By Marty Graham
SAN DIEGO (Reuters) - The ostentatious contents of the California home of former TV pitchman and convicted fraudster Kevin Trudeau go on sale on Friday to pay a $38 million judgment over false promises he made in a weight-loss book, according to an estate sale listing.
Trudeau has battled federal regulators for years over his marketing of various products to combat cancer, hair loss, memory loss and obesity in infomercials that were ubiquitous on late-night television in the United States.
A federal jury in Chicago convicted Trudeau, 51, in November of criminal contempt for violating a 2004 federal court settlement with the Federal Trade Commission that barred him from misrepresenting the contents of his books in advertisements.
Trudeau's Los Angeles-area home will be emptied of a number of curiosities, including a menagerie of Swarovski crystals, a 72-candle chandelier, a grand piano, dishes, trinkets and art, said Will Munyon of Munyon and Sons, an estate sale firm that is running the sale of the home's contents.
Autographed copies of Trudeau's discredited best-selling diet books will sell for $3 apiece.
The home itself, valued at nearly $1.25 million but which carries debt approaching its estimated worth, is also listed for sale with Keller Williams Realty in Santa Barbara, under orders from the U.S. District Court in Chicago.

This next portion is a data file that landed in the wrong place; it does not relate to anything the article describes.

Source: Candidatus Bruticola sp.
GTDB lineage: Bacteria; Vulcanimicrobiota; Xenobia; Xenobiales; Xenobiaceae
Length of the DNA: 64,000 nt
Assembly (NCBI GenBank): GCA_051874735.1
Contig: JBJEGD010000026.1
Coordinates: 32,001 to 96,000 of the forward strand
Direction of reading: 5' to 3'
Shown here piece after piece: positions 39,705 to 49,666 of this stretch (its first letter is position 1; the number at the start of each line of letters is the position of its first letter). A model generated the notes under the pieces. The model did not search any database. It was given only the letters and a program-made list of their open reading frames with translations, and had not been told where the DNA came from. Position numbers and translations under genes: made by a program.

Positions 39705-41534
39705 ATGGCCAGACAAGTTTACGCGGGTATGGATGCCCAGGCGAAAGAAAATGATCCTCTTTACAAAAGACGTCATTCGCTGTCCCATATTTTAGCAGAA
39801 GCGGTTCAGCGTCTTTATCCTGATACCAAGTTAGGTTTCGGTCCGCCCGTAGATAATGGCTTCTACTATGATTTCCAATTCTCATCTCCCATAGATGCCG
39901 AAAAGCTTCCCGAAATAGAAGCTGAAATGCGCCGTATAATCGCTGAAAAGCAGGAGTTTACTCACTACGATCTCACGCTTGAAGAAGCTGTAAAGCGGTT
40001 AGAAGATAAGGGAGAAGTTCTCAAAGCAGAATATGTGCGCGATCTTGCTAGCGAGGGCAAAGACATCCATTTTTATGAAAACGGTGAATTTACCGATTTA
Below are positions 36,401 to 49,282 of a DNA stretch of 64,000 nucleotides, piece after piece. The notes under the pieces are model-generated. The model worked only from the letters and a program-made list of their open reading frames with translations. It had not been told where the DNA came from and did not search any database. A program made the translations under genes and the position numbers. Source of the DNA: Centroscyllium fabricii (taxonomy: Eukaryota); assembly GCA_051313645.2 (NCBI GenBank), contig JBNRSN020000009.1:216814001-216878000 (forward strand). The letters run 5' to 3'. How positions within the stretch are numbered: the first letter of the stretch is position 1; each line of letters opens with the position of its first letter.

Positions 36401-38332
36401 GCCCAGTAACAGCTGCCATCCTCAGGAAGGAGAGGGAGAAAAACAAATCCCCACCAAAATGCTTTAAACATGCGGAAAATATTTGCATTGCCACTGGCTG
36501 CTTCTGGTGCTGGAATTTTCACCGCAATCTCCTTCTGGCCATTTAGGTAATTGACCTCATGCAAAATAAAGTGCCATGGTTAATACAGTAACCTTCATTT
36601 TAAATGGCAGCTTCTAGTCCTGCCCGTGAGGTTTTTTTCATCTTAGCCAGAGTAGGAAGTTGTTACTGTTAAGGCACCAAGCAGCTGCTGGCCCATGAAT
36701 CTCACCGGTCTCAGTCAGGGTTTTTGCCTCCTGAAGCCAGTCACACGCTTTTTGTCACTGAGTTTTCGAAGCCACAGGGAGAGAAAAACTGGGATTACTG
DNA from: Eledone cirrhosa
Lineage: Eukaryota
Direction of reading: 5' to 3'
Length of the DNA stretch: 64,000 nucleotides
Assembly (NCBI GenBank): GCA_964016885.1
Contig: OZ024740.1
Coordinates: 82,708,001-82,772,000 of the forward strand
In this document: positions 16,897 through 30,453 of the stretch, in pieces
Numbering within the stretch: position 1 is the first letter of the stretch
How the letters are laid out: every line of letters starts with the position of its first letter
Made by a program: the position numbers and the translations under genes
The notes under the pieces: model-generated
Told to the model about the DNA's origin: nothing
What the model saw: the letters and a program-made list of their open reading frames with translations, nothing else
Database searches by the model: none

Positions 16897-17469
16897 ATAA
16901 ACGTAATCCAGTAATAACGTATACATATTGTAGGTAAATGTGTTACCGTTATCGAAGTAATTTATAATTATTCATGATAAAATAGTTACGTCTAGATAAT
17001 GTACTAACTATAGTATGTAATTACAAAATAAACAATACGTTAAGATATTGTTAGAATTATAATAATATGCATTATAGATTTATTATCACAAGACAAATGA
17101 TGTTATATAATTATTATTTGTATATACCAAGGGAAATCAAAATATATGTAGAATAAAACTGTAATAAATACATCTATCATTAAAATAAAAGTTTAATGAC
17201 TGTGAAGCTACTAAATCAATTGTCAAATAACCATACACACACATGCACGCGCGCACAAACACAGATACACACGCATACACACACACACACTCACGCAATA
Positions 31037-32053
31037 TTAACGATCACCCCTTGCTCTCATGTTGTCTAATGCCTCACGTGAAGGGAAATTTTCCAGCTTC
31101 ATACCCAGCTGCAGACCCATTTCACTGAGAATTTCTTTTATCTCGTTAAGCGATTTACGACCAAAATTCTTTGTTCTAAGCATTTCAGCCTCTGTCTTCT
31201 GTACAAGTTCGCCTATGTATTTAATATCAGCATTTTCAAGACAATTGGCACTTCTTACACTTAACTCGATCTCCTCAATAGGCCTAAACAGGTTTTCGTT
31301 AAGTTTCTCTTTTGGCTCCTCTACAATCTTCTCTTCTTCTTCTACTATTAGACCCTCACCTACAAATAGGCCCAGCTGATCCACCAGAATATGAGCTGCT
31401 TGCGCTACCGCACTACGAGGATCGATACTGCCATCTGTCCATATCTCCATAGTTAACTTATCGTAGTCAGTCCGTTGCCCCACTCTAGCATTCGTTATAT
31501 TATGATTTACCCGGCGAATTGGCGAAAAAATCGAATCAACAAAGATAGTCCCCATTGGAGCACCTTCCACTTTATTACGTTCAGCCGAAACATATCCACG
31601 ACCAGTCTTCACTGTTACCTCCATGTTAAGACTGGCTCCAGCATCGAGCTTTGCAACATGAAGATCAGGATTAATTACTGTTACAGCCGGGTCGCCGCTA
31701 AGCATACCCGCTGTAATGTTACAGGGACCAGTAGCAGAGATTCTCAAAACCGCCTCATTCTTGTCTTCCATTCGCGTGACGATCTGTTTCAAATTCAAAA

A sale of the contents of Trudeau's suburban Chicago home is slated for the spring, according to documents filed by the receiver in federal court.
Two of Trudeau's Chicago-based attorneys did not immediately return calls seeking comment.
Buyers lining up at Trudeau's 3,961-square-foot (368-square-metre) home in Ojai will be given tickets designating their place in line for the three-day sale, according to the organizer's website.
Trudeau has been jailed in Chicago since November for civil contempt of court and is awaiting a March sentencing for his criminal contempt conviction, according to prison records and government officials.
In a Facebook message on Tuesday, he called the items in his home "priceless."
Prosecutors had argued in November proceedings that Trudeau knowingly violated the 2004 agreement while marketing his book, "The Weight Loss Cure 'They' Don't Want You To Know About," in infomercials made in 2006 and 2007 that aired thousands of times.
In 2010, a U.S. judge ordered Trudeau to pay consumers nearly $38 million based on the books sold. A U.S. judge had ordered Trudeau jailed overnight in September and for six days in October for failing to pay the nearly $38 million judgment, or to account fully for his assets.
(Editing by Eric M. Johnson, Cynthia Johnston and Jonathan Oatis)